George William Husk
- Limehouse, London - 17 November 1888
- France and Flanders - 3 May 1917
- Killed in action
- Served in
- 1915 Star, British War Medal & Victory Medal
- Malmesbury Terrace, Canning Town
George William's story
Thanks to Corinne Wheeler for this information:
George William Husk (Hursk) was born in 1888 probably in Cable Street (his parents first known address). His family name was spelt Hursk but some members of the family spelt it Husk later, which is why he is Husk in the records. He was born in Limehouse, Stepney to father James William Hursk/Husk (1859-1941) and mother Mary Ann E Wenden. He had four siblings, one of which was my grandfather. He went to Ricardo Street School when he was four. His mother died when he was 18 years old.
In 1911 (aged around 23) he was recorded in the census as homeless, “wandering without shelter” near Victoria Docks. I can only speculate that there was no room for him with his siblings (and half-siblings from his father’s second marriage) in Malmesbury Terrace, Canning Town. I expect he stayed in digs somewhere and it’s possible he may have sought help from the church and that was the connection? The last address I have for him was in 1901 at 67 Burnham Street, West Ham when he was 12.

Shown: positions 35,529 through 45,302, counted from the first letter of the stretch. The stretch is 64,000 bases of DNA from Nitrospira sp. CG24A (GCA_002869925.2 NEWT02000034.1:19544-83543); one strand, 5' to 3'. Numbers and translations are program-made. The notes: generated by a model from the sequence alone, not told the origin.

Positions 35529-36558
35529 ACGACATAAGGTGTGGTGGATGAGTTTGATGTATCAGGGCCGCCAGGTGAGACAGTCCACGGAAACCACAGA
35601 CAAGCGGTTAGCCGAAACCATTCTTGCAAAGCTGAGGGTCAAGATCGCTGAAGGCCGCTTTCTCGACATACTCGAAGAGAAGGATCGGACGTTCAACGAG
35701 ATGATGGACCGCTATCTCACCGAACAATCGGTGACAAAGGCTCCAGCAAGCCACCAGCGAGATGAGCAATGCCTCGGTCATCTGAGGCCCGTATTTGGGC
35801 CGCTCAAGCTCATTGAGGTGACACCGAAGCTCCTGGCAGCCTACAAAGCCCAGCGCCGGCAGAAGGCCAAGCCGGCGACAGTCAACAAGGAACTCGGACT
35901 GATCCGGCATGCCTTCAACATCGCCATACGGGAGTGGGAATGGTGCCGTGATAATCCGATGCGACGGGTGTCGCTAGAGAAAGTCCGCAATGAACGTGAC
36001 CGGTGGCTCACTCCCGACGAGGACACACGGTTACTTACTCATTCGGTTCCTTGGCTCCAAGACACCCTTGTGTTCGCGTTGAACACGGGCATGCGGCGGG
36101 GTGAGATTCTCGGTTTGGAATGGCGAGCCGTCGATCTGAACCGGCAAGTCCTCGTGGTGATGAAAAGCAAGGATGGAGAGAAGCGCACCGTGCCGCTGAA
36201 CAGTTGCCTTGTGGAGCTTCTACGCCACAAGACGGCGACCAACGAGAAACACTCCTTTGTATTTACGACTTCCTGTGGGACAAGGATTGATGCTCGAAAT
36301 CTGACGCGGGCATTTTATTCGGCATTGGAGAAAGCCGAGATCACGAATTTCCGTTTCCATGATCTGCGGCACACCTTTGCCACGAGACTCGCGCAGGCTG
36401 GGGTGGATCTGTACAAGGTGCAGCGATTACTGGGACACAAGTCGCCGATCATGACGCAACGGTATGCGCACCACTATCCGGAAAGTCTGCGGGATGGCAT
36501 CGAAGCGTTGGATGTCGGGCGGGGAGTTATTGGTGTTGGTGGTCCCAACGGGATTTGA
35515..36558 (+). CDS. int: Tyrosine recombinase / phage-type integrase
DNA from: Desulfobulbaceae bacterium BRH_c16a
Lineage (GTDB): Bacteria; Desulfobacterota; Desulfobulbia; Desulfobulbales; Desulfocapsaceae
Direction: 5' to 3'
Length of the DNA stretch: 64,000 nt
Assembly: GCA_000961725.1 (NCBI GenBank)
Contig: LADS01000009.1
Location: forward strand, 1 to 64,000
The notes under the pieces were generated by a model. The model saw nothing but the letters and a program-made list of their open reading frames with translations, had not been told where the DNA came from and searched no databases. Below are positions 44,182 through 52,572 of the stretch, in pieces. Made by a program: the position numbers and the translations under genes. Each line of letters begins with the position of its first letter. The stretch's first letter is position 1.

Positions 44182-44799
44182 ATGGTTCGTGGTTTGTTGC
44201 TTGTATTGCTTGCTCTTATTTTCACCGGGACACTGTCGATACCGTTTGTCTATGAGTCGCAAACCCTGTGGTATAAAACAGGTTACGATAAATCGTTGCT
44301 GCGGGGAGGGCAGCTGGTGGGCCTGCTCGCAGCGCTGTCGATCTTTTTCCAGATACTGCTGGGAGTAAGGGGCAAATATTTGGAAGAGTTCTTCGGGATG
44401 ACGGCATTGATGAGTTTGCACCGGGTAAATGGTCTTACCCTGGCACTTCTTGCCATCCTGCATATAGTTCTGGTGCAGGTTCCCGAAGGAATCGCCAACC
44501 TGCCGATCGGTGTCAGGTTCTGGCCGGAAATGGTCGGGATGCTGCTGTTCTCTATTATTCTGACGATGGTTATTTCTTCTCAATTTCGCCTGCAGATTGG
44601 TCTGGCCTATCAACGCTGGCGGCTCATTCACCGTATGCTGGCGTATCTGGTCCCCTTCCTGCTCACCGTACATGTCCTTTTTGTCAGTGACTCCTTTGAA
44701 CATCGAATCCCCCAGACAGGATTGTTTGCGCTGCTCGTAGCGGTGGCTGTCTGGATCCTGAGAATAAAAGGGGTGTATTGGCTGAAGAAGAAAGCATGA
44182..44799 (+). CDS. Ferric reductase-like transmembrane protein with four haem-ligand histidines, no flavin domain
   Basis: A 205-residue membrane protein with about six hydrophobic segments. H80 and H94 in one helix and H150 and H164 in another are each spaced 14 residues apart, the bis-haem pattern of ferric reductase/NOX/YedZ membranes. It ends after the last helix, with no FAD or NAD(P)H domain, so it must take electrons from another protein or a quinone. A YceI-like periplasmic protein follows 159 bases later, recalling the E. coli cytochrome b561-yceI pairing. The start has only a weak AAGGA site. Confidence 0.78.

George worked with his younger brother William Henry Hursk (my grandfather) at a fertilizer and their friend Charles Wilks worked there too. Charles’ sister Susannah married Willliam Henry in 1921 and became my grandmother. George, William and Charles all went to join up together when the war started. George and Charles were accepted but my grandfather was rejected on health grounds. George enlisted at Stratford and served with the Essex Regiment, 13th Battalion. He was awarded the Victory, British and Star Medals.
George was killed 3rd May 1917 and is on the Arras Memorial, Grave Bay 7. Charles Wilks was killed December 1917, and is interred at Etaples, France.
George didn’t marry or have any children so has no direct descendents. We ‘remember’ him though. I can’t tell you how delighted I was when I found these bells on the internet. To discover that my great uncle George has his name right there, for people to see, even if you knew nothing about him, his existence and sacrifice are not lost and this is so important to me.
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